Other programs offered by the Center include tours and a summer camp program for children that has grown from 25 kids for two weeks to 200 kids for 10 weeks with a waiting list. While there is a charge for the summer camp, there are also scholarships available. Ellen is happy with the breadth of the programs as they have gradually expanded over time.
Reflecting the Center’s mission, the audience is racially and economically diverse which pleases Ellen. The mission centers around “enhancing the life of the surrounding community through arts and culture experience that embraces diversity, fosters creativity and builds community.” She says the Center engages people who might not ordinarily go to The Taft Museum of Art or the Cincinnati Art Museum. At all times, the Center is free and open to the public.
Because Ellen is not a visual artist, she has established a system to work with guest curators who are paid a stipend to choose shows. Some artists come to the Center to request a display; others are solicited. As with many projects, Ellen and guest curators are often working one to two years ahead of the schedule to prepare exhibits.
One unique show is the student art exhibit composed of art from various partner schools and held annually. Students range from kindergarten age to the twelfth grade. It is an opportunity for youngsters to shine at a professional gallery.
Similar to other arts venues, the Center hosts an artist-in-residence in the spring. Funded by the Ohio Arts Council (OAC), the artist stays four weeks performing a communitywide project. This year, the artist will be Wendy McVicker, an artist from Athens, Ohio, who is a poet. The Center is planning events, such as a creative writing session, during her stay. The OAC requires that centers choose from a roster of Ohio artists and that they interview the artists. In addition, there is an Advisory Group that helps select the artist each year.
With over 250 volunteers now, the Center couldn’t exist without them. They fulfill many roles, including assisting art instructors, special events, building renovations, landscaping, gift shop sales and administrative duties. Eventually, Ellen would like to move in the direction of having a more formal organization of volunteers. But, that is in the future.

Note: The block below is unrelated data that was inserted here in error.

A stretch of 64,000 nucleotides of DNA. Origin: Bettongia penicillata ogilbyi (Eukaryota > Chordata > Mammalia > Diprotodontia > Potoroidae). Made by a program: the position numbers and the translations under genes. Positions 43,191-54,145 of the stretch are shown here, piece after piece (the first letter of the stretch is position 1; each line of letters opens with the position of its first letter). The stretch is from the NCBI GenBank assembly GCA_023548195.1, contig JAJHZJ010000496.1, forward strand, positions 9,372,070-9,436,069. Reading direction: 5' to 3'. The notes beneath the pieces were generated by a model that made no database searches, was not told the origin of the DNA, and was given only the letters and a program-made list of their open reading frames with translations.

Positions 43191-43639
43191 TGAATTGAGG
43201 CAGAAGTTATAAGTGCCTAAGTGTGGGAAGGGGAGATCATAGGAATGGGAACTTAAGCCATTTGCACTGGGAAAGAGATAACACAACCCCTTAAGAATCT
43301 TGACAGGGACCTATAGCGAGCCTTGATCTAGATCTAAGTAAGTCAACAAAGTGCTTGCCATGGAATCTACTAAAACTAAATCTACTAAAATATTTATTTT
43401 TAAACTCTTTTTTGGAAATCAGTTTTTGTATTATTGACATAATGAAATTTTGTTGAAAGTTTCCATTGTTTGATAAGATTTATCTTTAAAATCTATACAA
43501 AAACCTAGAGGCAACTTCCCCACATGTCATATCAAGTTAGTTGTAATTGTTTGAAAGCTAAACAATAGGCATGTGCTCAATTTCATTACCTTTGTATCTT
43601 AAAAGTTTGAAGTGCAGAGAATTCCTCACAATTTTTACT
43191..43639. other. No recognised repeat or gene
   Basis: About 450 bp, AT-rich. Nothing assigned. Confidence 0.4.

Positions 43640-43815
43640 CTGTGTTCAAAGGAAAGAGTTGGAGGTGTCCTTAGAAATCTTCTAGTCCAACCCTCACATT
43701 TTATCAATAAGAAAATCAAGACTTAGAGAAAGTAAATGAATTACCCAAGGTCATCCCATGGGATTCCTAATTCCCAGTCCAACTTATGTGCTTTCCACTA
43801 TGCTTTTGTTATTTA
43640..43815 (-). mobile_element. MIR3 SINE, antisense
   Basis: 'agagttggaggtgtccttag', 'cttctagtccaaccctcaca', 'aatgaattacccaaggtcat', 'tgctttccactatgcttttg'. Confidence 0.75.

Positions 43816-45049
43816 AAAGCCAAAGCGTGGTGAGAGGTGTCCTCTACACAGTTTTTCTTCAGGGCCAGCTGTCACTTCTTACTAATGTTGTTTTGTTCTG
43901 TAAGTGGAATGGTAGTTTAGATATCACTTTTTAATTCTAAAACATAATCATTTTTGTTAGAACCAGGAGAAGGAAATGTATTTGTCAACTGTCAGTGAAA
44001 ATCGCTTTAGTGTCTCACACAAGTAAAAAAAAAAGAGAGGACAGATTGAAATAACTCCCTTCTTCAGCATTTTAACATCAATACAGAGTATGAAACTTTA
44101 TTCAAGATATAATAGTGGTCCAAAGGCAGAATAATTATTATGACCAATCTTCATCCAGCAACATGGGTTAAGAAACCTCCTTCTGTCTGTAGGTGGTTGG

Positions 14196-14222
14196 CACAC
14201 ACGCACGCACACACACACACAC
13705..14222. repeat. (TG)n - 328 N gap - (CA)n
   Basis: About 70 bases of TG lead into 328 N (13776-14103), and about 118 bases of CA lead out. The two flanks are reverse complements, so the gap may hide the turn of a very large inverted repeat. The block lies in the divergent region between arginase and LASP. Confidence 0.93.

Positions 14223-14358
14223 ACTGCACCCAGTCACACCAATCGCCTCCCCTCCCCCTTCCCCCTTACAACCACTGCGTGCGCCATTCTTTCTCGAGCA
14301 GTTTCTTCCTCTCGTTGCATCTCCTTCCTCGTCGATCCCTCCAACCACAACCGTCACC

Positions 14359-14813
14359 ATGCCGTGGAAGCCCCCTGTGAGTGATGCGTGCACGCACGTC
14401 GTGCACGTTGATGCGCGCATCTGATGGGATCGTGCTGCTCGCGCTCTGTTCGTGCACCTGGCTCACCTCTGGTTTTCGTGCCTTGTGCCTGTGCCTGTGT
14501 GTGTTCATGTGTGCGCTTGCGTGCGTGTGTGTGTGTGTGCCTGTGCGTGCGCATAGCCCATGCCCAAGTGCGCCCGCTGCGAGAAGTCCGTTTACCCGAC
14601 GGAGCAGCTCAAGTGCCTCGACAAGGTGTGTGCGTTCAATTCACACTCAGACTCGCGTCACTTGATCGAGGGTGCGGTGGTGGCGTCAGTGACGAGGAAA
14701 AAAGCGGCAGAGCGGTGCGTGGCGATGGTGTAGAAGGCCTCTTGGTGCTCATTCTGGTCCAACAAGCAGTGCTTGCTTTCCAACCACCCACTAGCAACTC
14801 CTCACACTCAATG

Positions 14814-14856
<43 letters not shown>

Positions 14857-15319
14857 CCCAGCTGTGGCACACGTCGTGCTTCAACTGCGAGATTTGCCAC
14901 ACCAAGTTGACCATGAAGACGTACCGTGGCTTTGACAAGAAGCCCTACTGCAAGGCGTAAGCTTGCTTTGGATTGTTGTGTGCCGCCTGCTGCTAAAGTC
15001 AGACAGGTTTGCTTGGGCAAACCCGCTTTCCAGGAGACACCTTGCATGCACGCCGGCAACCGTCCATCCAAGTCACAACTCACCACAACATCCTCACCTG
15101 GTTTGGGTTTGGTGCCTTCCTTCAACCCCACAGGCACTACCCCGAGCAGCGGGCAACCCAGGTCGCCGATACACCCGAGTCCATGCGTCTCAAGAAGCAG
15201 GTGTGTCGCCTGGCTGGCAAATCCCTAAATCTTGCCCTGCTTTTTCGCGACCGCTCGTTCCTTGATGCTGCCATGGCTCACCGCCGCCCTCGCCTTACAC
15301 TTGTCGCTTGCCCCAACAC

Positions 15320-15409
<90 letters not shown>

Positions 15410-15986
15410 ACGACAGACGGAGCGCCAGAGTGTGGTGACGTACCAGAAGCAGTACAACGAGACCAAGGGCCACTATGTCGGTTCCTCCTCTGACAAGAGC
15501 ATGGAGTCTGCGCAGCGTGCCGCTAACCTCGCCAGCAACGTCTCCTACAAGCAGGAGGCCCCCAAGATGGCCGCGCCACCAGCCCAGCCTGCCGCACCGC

As far as funding, the Center receives approximately $9,000 to $15,000 from the Ohio Arts Council. ArtsWave donates $25,000. In addition, there are funders such as the Greater Cincinnati Foundation, Duke Energy Foundation and the Scripps Howard Foundation, among others. Prominent individuals like the deceased Carl H. Lindner, Jr. have given generously. Instrumental in the Center’s early years, Mr. Lindner’s legacy lives on with a continuing trust. Other ways of raising money are rental fees of the facility for meetings and parties, and commission from the sale of artists’ work.
Teaching plays an important part of the Center’s function. Classes are available in Fundamentals of Drawing, Drawing in Color, World Drumming, Digital Photography and Yoga for adults. Youth classes range from Introduction to Drawing to Master Artists. The Center has a core teaching staff, but is always looking for teachers, who are paid a stipend for their services.
The most ambitious project to date is a collaboration with the Cincinnati Art Museum and the Kennedy Heights Montessori Center to renovate a nearby Kroger store. For the Center, it will be a satellite expansion ready for use in the fall of 2014. It will contain artist studios and a 2,500’ event center that performing arts groups can use. The Cincinnati Art Museum will have an open storage facility for collections, but available for tours beginning this summer. Finally, the Montessori Center will host a
pre-school, beginning in the summer of 2013. Because this renovation will cost $3 million, Kennedy Heights Arts Center is now conducting a capital campaign to raise $600,000.
With a $200,000 annual budget, the Center operates in the black. The challenge for Ellen is to continue to raise funds, create new partnerships and design new programming. “That’s a great challenge,” she comments. “It makes my job very diverse, very challenging with long hours, but we have support from the community.”
. Located at 6546 Montgomery Road in Pleasant Ridge, the Center’s hours are Tuesday – Friday from 10 a.m. to 5 p.m. and Saturday from 11 a.m. to 4 p.m. The Web site is www.kennedyarts.org. Admission is free.
Kennedy Heights Arts Center is a place for everyone’s imagination to grow